WEST OF SUNSET, by Stewart O’Nan (Viking). This novel of F. Scott Fitzgerald’s last years tracks him as he hacks away at Hollywood screenplays, perpetually menaced by poor health, poor finances, and a sense of his rusting legacy. Drowning in memories of a world “all promise and sweet fumbling,” Scott struggles not to disappoint his teen-age daughter, falls for a mysterious gossip columnist, and visits the institutionalized, tragically unstable Zelda. The narration wanders between wistful elegy and snappy one-liners delivered by, among others, Ernest Hemingway, Humphrey Bogart, and Shirley Temple. O’Nan’s adroitness with atmosphere and period detail makes Fitzgerald’s dreams of creating worthy work, even with his best days behind him, absorbing and poignant.
There are plenty of food and cooking memoirs available, as well as novel-recipe book hybrids, like Nora Ephron’s Heartburn. But the following bodies of work by this group of authors ostensibly have nothing to do with food; they sneakily suck you in with their captivating plots while secretly pushing a foodie agenda. And it works.
One of Stewart O’Nan’s classic moves is writing long passages that show his characters performing quotidian tasks in excruciating detail, usually while in the midst of a tragic or upsetting event.
Here’s what the Pittsburgh City Paper said about West of Sunset:
Pittsburgh-based novelist Stewart O’Nan ventures into historical fiction with this portrait of F. Scott Fitzgerald, spending his final days in late-1930s Hollywood, hobnobbing with stars, falling in love and trying to write his way out of debt. It’s wonderfully entertaining and insightfully poignant.
In the Chicago Tribune:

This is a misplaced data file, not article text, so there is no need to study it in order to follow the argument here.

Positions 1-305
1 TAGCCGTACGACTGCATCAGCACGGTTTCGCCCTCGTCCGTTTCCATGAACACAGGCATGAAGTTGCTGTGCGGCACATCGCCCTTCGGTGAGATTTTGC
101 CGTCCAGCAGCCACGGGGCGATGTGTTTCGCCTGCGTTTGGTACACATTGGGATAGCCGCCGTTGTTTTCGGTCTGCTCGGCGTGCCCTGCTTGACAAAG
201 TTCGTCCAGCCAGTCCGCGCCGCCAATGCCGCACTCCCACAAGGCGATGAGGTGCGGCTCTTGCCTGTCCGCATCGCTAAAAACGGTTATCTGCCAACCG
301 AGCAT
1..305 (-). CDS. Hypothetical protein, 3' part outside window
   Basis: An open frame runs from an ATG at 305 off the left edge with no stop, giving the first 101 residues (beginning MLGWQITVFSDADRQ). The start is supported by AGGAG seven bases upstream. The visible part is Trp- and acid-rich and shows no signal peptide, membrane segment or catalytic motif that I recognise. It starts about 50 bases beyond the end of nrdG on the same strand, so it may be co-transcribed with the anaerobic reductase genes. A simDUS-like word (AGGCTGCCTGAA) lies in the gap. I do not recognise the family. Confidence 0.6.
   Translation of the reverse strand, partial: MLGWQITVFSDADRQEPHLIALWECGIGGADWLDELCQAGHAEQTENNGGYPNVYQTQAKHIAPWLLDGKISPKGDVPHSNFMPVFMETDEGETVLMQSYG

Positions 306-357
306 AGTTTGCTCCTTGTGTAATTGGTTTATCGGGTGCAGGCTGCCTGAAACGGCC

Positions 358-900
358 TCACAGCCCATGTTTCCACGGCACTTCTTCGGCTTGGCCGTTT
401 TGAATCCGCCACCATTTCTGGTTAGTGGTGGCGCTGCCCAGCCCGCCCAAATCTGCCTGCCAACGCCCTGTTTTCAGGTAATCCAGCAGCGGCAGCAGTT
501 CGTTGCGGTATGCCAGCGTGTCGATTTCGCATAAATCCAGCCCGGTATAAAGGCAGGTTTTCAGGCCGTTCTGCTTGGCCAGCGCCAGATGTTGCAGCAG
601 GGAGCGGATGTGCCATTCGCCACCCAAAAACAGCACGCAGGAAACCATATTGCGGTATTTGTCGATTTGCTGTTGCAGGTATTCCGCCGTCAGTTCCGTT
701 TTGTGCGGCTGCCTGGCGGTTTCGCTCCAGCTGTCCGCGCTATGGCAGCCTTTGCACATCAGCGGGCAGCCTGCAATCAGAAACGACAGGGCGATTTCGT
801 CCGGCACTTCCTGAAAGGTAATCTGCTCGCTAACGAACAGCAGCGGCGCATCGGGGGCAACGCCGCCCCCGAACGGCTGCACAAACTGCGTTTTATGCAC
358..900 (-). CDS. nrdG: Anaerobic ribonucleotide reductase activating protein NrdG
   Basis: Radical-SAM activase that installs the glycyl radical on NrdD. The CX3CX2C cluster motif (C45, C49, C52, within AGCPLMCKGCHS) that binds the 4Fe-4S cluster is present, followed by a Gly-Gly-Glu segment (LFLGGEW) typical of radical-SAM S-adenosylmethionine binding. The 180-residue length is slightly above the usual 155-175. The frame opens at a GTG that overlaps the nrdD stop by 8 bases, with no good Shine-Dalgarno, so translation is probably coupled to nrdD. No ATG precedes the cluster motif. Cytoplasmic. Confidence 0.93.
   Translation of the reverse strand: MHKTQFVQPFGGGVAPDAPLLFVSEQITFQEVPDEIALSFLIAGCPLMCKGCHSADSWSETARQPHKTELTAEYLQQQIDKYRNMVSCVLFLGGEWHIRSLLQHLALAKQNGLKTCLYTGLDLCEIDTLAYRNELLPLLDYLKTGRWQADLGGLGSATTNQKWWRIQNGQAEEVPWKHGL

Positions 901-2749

Hollywood doesn’t have a benevolent reputation when it comes to nurturing novelists, but F. Scott Fitzgerald, it seems, had little grounds for complaint.
In fact, the down-on-his-luck writer used the opportunity to work as a highly paid day laborer on screenplays including “Gone with the Wind” to rejuvenate himself personally and professionally before his sudden death at the age of 44. Those rewarding final years in Hollywood are the subject of Stewart O’Nan’s 14th novel “West of Sunset” and appearance March 21 at novelist Elizabeth Berg’s Writing Matters event at the Hemingway Museum in Oak Park.
We caught up with O’Nan for a few quick questions about Fitzgerald, “West of Sunset” and his admiration for people who react to dire circumstances with resilience and endurance.
And a reminder:
Author Stewart O’Nan discusses his novel ‘West of Sunset’
7 p.m. March 21
Hemingway Museum, 200 N. Oak Park Ave., Oak Park
“An Evening With Stewart O’Nan” will be held March 24 at 7 p.m. in the Mellon Middle School as part of Mt. Lebanon Public Library’s Joseph Wertheim Memorial Author Lecture Series. It’s free. No registration necessary.
Do you read the reviews or your books — good or bad?
I’ll read them to see if they say something interesting and tell me something more about the book that I might not know. Sometimes people are pretty insightful, especially in this case for this book. I am being reviewed sometimes by people that know more about Fitzgerald than I know, which is great. I think for the Huffpo [Huffington Post] and also for the Fitzgerald Society there was a woman who is writing a nonfiction book about, I think, Scott’s time in Hollywood.
Have you found yourself embraced by the Fitzgerald fans?
Yeah, yeah very much so. I think because they are interested just the way I’m interested. I think they are fascinated. They want to get closer. I think that is always the feeling you have with someone you admire, whether that is a good instinct or a bad instinct, especially for celebrity.